- What happens after treatment for penile cancer?
- Physical and emotional aspects of penile cancer treatment
- Seeing a new doctor after treatment for penile cancer
- Lifestyle changes after having penile cancer
- How does having penile cancer affect your emotional health?
- If treatment for penile cancer stops working
What happens after treatment for penile cancer?
For many people with penile cancer, treatment may remove or destroy the cancer. Completing treatment can be both stressful and exciting. You may be relieved to finish treatment, but find it hard not to worry about cancer coming back. (When cancer comes back after treatment, it is called recurrence.) This is a very common concern in people who have had cancer.
It may take a while before your fears lessen. But it may help to know that many cancer survivors have learned to live with this uncertainty and are living full lives. Our document called Living With Uncertainty: The Fear of Cancer Recurrence gives more detailed information on this.
For other people, the cancer may never go away completely. These people may get regular treatments with chemotherapy, radiation therapy, or other therapies to try to help keep the cancer in check. Learning to live with cancer that does not go away can be difficult and very stressful. It has its own type of uncertainty. Our document called When Cancer Doesn't Go Away talks more about this.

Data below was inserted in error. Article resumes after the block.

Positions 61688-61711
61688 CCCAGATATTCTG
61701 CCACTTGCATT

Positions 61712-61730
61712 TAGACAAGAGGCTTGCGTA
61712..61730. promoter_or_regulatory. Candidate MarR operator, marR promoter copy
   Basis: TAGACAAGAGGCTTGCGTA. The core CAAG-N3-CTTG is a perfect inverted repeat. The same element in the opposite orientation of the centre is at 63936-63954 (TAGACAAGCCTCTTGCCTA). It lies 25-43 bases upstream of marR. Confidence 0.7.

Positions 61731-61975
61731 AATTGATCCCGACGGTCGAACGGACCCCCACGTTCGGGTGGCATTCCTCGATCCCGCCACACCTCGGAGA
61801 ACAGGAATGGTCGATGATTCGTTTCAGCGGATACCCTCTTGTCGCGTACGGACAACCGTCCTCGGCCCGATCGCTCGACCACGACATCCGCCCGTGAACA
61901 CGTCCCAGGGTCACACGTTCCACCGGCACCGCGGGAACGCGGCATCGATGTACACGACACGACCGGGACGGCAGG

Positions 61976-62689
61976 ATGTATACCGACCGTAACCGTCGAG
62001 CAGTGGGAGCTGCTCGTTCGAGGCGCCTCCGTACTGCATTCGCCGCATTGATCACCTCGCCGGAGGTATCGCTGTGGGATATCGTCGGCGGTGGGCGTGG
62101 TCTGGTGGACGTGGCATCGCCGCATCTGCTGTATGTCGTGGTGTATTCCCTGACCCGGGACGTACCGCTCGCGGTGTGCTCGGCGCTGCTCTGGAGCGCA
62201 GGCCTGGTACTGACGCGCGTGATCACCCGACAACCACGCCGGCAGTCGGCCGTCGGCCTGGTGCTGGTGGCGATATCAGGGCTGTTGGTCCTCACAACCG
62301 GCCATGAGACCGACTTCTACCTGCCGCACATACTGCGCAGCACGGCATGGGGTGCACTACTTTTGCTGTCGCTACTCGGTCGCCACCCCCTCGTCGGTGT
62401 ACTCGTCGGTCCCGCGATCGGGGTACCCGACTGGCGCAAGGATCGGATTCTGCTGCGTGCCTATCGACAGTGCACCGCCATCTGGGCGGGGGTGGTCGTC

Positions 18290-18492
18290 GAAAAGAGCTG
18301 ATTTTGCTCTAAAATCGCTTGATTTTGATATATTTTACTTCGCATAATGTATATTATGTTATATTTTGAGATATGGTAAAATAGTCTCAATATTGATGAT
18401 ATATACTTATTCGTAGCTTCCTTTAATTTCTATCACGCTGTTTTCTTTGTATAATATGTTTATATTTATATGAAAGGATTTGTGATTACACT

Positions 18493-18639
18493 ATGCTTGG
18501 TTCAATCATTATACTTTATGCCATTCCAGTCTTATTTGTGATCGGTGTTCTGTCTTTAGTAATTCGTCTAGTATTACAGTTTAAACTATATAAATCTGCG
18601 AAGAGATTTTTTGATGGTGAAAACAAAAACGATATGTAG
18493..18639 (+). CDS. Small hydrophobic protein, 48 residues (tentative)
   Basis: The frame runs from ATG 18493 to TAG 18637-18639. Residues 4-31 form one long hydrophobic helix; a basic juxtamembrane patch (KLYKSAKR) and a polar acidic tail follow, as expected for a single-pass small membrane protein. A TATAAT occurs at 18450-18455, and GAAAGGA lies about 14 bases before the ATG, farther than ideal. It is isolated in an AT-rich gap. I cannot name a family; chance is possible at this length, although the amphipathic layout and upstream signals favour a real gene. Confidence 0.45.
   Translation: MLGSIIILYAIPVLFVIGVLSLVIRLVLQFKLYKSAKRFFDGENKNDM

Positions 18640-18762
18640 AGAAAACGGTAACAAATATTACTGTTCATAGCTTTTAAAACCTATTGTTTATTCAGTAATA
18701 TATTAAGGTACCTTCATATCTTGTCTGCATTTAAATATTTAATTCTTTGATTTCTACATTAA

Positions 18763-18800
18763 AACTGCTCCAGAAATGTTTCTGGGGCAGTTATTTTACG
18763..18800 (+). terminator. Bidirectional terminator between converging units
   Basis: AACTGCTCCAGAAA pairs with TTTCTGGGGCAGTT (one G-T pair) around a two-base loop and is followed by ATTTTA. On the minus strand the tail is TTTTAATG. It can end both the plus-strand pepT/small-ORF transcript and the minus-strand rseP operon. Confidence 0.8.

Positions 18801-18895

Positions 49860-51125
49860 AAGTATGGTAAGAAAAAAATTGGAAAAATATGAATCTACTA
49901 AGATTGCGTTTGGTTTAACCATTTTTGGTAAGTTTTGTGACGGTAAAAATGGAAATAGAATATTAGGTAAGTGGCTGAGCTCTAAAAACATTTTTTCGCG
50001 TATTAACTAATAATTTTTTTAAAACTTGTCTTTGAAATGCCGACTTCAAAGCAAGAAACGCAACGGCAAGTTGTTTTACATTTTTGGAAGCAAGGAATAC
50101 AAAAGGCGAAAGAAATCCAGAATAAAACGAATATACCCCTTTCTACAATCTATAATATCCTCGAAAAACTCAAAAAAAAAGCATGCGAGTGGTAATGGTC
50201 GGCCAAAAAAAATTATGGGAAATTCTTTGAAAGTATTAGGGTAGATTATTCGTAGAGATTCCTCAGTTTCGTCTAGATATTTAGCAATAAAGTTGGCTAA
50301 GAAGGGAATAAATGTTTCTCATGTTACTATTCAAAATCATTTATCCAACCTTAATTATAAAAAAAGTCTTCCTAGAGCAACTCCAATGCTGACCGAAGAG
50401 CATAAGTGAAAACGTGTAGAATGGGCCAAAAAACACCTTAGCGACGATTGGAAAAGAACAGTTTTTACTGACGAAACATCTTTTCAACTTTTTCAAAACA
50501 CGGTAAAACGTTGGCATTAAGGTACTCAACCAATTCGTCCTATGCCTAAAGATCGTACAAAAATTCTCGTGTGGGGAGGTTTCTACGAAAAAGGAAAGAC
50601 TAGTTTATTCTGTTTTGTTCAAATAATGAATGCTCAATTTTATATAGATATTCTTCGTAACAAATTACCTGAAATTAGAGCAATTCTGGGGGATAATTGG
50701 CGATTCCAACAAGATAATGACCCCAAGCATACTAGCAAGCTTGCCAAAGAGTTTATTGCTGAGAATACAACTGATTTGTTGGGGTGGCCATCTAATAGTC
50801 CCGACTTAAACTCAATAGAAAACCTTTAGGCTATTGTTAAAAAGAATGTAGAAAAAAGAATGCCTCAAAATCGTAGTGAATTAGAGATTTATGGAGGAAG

When treatment ends, your doctors will still want to watch you closely. It is very important to go to all of your follow-up appointments. During these visits, your doctors will ask questions about any problems you may have and may do exams and lab tests or x-rays and scans to look for signs of cancer or treatment side effects. Almost any cancer treatment can have side effects. Some may last for a few weeks to months, but others can last the rest of your life. This is the time for you to talk to your cancer care team about any changes or problems you notice and any questions or concerns you have.
After your cancer treatment is finished, you will probably need to still see your cancer doctor for many years. So, ask what kind of follow-up schedule you can expect.
It is important to keep your health insurance. Tests and doctor visits cost a lot, and even though no one wants to think of their cancer coming back, this could happen.
Should your cancer come back, our document called When Your Cancer Comes Back: Cancer Recurrence can give you information on how to manage and cope with this phase of your treatment.
Last Medical Review: 05/02/2012
Last Revised: 01/17/2013